Health secretary addresses issues

By Thomas Garcia, PNT Staff Writer

New Mexico’s Secretary of Health, Alfredo Vigil, was in Portales on Thursday and Friday looking over the Department of Health offices and speaking with local health care workers.

Vigil was appointed as the Secretary of Health in June 2007. He has since been working with health officials and staff across the state on many of the issues that affect New Mexico’s residents.

Vigil discussed some of the issues and possible solutions.


The biggest problem with health insurance:
“About 20 percent of New Mexico’s residents are uninsured. Many of them have to wait till it is an emergency to seek treatment. The cost of their treatment directly affects everyone in the state. The funds used to pay for the treatment of an uninsured patient take away from funding that could be used to pay higher salaries for staff workers, hire new personnel, build new facilities, and purchase new equipment such as ambulances. State officials want to see more people insured.”


The high rates of teen pregnancy in Roosevelt and Curry counties:
“I cannot stress enough the need for accurate information and education about high-risk behaviors such as teen pregnancy and drugs. If it was as simple as telling a teenager not to have sex or don’t do drugs, then there would be no problem. … A teenager that has an active interaction with more than three adults that are not their parents, such as a coach, teacher, uncle or aunt is far more likely not to become involved in a high risk-behavior.”


Is there a resurgence of TB in New Mexico with the recent testing in Roosevelt and Curry counties?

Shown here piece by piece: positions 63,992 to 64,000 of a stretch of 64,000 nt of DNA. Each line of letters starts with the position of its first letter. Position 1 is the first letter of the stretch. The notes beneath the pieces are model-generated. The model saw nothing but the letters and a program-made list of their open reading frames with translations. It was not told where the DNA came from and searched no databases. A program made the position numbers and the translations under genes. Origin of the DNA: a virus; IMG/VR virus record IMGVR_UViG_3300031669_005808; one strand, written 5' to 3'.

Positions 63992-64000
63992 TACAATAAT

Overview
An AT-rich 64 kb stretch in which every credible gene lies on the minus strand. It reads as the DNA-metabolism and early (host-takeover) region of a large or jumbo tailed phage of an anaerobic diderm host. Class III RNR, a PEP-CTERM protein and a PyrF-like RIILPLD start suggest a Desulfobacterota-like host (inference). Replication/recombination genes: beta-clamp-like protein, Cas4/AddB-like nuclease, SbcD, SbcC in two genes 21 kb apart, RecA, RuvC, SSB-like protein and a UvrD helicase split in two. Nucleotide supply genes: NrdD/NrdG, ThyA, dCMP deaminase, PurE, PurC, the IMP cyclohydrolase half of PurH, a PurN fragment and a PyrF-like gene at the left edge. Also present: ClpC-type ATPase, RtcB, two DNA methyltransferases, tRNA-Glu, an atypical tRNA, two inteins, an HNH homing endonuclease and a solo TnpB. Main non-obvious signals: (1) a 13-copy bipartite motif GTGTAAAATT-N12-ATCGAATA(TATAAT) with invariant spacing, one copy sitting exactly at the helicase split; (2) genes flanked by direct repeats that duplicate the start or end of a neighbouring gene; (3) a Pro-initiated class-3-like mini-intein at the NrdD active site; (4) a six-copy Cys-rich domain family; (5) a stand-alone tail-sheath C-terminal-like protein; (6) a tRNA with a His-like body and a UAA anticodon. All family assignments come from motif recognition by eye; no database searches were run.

“The testing was a result of a specific case investigation done by the Department of Health. A health care worker from Albuquerque with active TB came in direct contact with at least 250 high-risk patients from Roosevelt and Curry counties. DOH employees contacted the patients and scheduled testing with them. Most of the patients have tested negative, but the disease develops slowly, so the testing will continue for at least nine months.”


Is New Mexico ready for a pandemic?
“We are making preparations …. One of the key factors is preventing the spread of the virus. With all the advancements in travel, someone can very easily contract the virus in California and be in Denver in a matter of hours. If necessary we would look at closing schools and asking non-essential workers to stay home. We have developed large stockpiles of vaccinations for different influenza strains, but the simplest way to prevent a pandemic is to be vaccinated each year.


Expansion or building a new Department of Health facility in Portales:
“I visited the offices in Portales, and while they were crowded, they were in a lot better shape them some of the other offices around the state.” The Department of Health is looking at expanding and improving the offices in Portales, but there are other offices in worse condition that need to be done first.